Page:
Proyecto Cuclillas: the decolonial squat

In the bathroom, at school, at the cinema, as we eat, in the transport, at work. Our life goes from chair to chair. This was certainly not always like this and it doesn’t have to.

Looking at the well-known chairs like a foreigner (or an alien) would do, serves to visualize and evidence the current neocolonial context in which we find ourselves. The image of a person sitting on a chair can be understood as a symbol of the domestication of the body and the imposition of a foreign culture.

Not only are chairs dangerous to the human spinal cord, pelvic area and colon, but they’ve always have had an important role in processes of acculturation and colonization of the imaginary.

The word ‘Chair’ and the word cathedral share etymology, via Greek: kata (down) hedra (seat). Cathedrals were the most authoritative form church could invent. So somewhere in every chair there’s a cathedral, or a ceremonial throne.

The english word ‘Squat´ means to crouch with one’s knees bent and one’s heels close to one’s buttocks, but it also means to occupy, to settle in an uninhabited building or a piece of land. The way these two meanings are related to each other is our object of study.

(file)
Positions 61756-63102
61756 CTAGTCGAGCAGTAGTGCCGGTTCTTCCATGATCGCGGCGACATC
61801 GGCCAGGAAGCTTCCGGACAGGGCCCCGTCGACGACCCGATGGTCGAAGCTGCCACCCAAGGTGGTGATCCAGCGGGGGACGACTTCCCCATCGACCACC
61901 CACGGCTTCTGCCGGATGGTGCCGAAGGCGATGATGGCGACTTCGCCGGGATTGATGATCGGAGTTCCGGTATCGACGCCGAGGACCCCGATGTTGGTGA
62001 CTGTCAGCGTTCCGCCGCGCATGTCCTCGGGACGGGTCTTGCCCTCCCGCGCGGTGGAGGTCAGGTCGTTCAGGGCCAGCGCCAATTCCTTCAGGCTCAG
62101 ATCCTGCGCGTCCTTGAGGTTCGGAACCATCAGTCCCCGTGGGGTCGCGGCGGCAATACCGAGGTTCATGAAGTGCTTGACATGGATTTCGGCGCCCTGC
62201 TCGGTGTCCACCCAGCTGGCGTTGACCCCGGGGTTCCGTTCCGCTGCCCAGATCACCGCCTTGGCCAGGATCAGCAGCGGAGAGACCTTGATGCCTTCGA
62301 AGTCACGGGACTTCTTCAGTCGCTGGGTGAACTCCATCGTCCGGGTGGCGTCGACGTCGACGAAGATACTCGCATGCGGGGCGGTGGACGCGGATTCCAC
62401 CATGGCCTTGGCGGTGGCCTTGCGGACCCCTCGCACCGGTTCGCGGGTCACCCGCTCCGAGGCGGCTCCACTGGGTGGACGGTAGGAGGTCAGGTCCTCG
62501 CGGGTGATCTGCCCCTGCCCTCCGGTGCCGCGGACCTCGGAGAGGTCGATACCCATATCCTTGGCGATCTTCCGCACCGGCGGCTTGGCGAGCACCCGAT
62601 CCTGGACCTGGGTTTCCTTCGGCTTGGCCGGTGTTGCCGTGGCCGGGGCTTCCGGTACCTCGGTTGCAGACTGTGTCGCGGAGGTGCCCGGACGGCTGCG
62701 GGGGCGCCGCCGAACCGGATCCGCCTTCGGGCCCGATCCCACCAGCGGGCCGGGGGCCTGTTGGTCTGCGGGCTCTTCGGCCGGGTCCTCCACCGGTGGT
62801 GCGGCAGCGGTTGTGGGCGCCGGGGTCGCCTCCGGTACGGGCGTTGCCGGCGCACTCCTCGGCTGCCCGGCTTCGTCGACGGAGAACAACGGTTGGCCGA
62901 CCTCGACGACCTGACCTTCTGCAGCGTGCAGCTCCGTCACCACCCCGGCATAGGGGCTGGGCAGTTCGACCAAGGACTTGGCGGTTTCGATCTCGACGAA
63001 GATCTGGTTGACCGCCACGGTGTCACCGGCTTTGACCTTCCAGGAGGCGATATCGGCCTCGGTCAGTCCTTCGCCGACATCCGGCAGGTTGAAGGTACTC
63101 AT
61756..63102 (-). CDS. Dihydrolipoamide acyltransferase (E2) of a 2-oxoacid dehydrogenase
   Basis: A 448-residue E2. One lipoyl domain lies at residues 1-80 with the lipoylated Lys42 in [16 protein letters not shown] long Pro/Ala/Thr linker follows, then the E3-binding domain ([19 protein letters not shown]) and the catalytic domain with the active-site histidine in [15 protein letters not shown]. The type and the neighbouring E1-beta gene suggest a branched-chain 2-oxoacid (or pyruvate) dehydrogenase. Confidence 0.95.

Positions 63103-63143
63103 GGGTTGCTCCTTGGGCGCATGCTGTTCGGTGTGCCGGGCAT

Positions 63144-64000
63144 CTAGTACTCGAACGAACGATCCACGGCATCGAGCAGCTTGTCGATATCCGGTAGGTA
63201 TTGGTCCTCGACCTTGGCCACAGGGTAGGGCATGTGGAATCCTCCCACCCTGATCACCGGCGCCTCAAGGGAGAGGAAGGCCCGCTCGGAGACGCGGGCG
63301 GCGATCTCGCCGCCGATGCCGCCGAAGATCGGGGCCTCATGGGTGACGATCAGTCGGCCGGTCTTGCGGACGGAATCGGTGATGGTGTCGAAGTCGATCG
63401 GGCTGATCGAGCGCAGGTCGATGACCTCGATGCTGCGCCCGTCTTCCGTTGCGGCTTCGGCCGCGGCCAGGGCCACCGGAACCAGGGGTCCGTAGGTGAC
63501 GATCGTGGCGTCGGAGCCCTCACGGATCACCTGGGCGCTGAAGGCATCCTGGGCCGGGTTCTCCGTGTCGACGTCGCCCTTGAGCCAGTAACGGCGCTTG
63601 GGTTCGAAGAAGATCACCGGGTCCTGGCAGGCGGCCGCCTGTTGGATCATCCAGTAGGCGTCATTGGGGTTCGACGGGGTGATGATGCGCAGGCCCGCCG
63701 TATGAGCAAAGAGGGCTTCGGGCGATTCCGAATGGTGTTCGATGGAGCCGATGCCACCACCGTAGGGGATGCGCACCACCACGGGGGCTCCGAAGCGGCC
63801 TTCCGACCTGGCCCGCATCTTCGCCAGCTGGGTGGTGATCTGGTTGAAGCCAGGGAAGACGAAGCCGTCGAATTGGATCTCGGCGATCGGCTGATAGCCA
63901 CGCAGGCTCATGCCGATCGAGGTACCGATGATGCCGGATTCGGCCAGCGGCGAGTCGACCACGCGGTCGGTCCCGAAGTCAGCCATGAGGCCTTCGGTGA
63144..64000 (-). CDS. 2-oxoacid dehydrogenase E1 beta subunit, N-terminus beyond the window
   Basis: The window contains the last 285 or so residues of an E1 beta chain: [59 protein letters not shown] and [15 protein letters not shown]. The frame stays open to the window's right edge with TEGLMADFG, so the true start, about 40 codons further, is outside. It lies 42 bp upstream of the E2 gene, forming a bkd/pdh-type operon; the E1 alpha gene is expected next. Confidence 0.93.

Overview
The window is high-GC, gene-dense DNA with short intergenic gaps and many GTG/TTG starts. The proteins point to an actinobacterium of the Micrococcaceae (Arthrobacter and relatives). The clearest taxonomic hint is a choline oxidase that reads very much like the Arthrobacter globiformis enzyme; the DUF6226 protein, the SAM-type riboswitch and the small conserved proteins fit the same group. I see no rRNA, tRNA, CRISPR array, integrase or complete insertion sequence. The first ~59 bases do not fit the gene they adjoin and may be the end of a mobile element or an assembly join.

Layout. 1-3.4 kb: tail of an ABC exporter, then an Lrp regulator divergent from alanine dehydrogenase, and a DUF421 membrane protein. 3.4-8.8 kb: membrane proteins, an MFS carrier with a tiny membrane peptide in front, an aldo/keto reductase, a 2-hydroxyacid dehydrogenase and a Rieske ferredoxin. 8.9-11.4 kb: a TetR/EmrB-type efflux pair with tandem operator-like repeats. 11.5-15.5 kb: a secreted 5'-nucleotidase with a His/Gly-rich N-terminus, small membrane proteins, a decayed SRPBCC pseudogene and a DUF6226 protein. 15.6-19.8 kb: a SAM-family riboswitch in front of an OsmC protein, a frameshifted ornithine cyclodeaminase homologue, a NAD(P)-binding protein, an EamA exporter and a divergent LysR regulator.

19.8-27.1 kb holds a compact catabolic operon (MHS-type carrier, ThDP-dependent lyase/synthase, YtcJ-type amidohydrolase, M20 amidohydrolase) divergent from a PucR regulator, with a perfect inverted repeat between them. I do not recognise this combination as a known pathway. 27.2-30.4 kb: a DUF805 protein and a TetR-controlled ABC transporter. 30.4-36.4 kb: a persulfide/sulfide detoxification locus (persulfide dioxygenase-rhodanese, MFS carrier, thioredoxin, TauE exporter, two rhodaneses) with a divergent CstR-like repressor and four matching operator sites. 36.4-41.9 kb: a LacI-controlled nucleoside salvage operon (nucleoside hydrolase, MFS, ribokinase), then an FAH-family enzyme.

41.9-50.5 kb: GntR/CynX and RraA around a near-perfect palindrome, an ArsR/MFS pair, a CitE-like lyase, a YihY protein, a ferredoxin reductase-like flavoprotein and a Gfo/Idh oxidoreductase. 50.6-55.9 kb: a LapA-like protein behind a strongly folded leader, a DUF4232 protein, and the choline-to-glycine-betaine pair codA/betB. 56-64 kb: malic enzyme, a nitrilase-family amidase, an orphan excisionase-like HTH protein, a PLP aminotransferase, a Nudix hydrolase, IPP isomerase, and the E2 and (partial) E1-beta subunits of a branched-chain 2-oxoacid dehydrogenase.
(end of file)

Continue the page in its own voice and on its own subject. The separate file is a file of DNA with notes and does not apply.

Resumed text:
In many ways, squatting is occupying uninhabited sites of ourselves. When you squat, your balls hang loose, your uterus descends freely. You start to acknowledge the smell of your own sex. When you become a regular squatter, you find a lot of new places to hang out, realize how unnecessary and harmful toilets are and experience a funny feeling each time urban furniture “tells” you where and how to seat.

Through a series of group exercises, we will intend to denaturalize the figure of the chair and reclaim the ancestral posture of the squatting to eat, defecate, study, give birth or recreate.
You can watch some of our activities in our YouTube Chanel: